A 95th Academy Rewards Review: An (Occasional) Success

Max Knight

The 2023 Oscars started out strong–if you choose to block out the overlong and unfunny introduction by third-time host Jimmy Kimmel. Awards ceremonies, especially the Academy Awards themselves, are always rife with controversies, but the first few winners of this year’s Oscars were safe, obvious, and well-deserved picks. First, Guillermo Del Toro’s Pinocchio, a stop-motion animation passion project by the titular acclaimed director, accepted the Best Animated Feature award with a rousing speech championing the importance of animation in film. Second and more importantly, Ke Huy Quan took home the award for Best Supporting Actor. Ke won for his role in Everything Everywhere All At Once, his first major role in more than two decades due to the lack of roles for Asian men in the Hollywood landscape of the aughts and nineties. To comment on the experience of winning after such a discouraging experience in the industry, Ke remarked: “They say stories like this only happen in the movies. It’s happening to me!”

Ideally, moments like this are what the Oscars are meant to stand for: a celebration of the people in the film industry whose work might go unnoticed, or at least for whom recognition is long overdue. It’s difficult to overlook the numerous problems and biases that plague the ceremony, such as the very same ignorant discrimination that Ke was a victim of. However, it’s also hard not to be happy when such an overlooked and talented performer gets the recognition they deserve. The same goes for the incredible Michelle Yeoh, a Hong Kong cinema icon who took home the Best Actress Award in her first-ever nomination for the same film. Overall, Everything Everywhere All At Once swept the awards, taking home Best Picture, Best Editing, Best Original Screenplay, and all acting awards but Best Actor, an unprecedented dominating streak. Also worth mentioning are the musical performances of the Best Original Song nominees, especially Rihanna, Lady Gaga, and winners Rahul Sipligunj and Kaala Bhairava, who were each thrilling and powerful to watch perform in their own right.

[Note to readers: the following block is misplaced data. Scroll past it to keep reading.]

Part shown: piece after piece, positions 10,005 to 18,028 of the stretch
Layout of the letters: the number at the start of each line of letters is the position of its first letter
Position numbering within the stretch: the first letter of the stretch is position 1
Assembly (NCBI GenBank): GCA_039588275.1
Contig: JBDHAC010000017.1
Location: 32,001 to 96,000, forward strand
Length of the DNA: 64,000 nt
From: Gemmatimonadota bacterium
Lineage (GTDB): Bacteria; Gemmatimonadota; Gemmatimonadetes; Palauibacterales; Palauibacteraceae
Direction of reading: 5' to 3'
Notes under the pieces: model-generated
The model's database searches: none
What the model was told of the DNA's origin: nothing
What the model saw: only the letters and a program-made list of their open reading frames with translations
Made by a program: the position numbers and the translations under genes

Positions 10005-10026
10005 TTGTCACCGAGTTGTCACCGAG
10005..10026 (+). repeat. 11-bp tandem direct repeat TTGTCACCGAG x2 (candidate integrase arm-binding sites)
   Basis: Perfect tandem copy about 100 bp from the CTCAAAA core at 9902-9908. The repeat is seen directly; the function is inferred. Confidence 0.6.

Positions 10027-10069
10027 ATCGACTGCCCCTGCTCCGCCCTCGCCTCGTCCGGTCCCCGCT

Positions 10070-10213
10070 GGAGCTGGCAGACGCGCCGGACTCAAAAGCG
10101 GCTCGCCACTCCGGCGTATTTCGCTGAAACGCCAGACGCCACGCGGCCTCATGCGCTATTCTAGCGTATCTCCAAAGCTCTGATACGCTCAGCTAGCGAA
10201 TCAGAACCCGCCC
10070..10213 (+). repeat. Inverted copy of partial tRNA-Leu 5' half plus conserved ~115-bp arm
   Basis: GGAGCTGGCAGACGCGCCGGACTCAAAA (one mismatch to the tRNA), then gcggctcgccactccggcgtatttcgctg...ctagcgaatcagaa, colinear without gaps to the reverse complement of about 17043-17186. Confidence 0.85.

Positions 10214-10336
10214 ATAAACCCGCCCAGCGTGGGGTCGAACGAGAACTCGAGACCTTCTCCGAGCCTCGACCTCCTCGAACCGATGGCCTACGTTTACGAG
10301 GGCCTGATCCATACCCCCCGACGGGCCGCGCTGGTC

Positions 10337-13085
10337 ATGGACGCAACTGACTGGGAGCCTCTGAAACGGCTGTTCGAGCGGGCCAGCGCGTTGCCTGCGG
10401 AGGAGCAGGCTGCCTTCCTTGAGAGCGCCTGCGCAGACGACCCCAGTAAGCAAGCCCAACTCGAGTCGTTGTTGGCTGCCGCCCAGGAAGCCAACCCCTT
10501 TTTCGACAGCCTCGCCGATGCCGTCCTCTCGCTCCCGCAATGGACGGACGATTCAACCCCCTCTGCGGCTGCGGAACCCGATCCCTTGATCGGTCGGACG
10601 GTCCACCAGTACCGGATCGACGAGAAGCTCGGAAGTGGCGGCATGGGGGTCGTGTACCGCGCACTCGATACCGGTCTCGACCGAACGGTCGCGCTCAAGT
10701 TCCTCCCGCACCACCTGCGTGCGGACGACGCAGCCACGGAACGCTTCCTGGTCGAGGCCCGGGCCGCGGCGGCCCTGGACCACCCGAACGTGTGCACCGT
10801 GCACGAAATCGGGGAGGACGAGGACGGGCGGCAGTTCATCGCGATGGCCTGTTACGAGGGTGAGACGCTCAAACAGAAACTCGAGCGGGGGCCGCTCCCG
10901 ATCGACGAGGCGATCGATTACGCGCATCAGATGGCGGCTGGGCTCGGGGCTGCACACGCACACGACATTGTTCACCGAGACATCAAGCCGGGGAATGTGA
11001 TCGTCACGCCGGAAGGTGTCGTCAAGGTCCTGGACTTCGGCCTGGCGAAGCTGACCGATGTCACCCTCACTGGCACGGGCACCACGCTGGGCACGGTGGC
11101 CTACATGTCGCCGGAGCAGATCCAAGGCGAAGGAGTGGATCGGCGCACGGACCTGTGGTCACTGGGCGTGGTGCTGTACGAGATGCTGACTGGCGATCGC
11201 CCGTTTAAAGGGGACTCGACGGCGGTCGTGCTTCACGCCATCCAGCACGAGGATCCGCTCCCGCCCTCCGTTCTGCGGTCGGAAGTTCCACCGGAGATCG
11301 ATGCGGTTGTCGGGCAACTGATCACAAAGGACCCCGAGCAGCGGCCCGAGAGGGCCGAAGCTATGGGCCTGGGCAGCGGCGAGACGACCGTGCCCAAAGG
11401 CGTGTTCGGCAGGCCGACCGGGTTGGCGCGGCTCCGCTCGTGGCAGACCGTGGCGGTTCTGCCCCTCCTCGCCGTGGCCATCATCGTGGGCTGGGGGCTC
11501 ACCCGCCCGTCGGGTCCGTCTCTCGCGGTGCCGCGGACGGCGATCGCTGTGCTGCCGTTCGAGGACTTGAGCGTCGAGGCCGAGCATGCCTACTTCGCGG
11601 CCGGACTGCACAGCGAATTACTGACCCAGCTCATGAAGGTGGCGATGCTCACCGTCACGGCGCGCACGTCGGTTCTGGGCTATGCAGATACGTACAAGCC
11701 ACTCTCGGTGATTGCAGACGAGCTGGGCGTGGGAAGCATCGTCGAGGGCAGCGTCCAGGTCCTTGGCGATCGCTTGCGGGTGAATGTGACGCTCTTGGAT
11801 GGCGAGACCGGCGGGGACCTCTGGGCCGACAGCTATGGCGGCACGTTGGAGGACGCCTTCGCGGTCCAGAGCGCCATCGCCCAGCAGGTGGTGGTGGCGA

However, these moments of genuine worthy celebration are stuffed between loads of textbook Oscar mediocrity and celebrity self-indulgence. Again, Fallon’s third-time hosting routine was bland and half-baked, with purposeless name-dropping and recycled jokes about the infamous slap. The celebrities presenting the awards often weren’t much more interesting. In some particularly depressing examples, big-name actors were troughed out to make pretentious introductions to literal trailers and commercials, which the ceremony made no attempt to integrate naturally. Using time this way is an even stranger choice next to the fact that winners’ acceptance speeches were limited to 45 seconds for the sake of time, hardly even enough time for many winners to thank the people who supported them. 

Aside from these low points, the Oscars this year were typical. All Quiet on the Western Front received five Oscars, unsurprising given the Academy’s past love for war dramas. There were no large controversies, which could be considered to be either an improvement or a downgrade from last year’s drama. In general, there were very few surprises, and maybe that’s what we should expect at this point.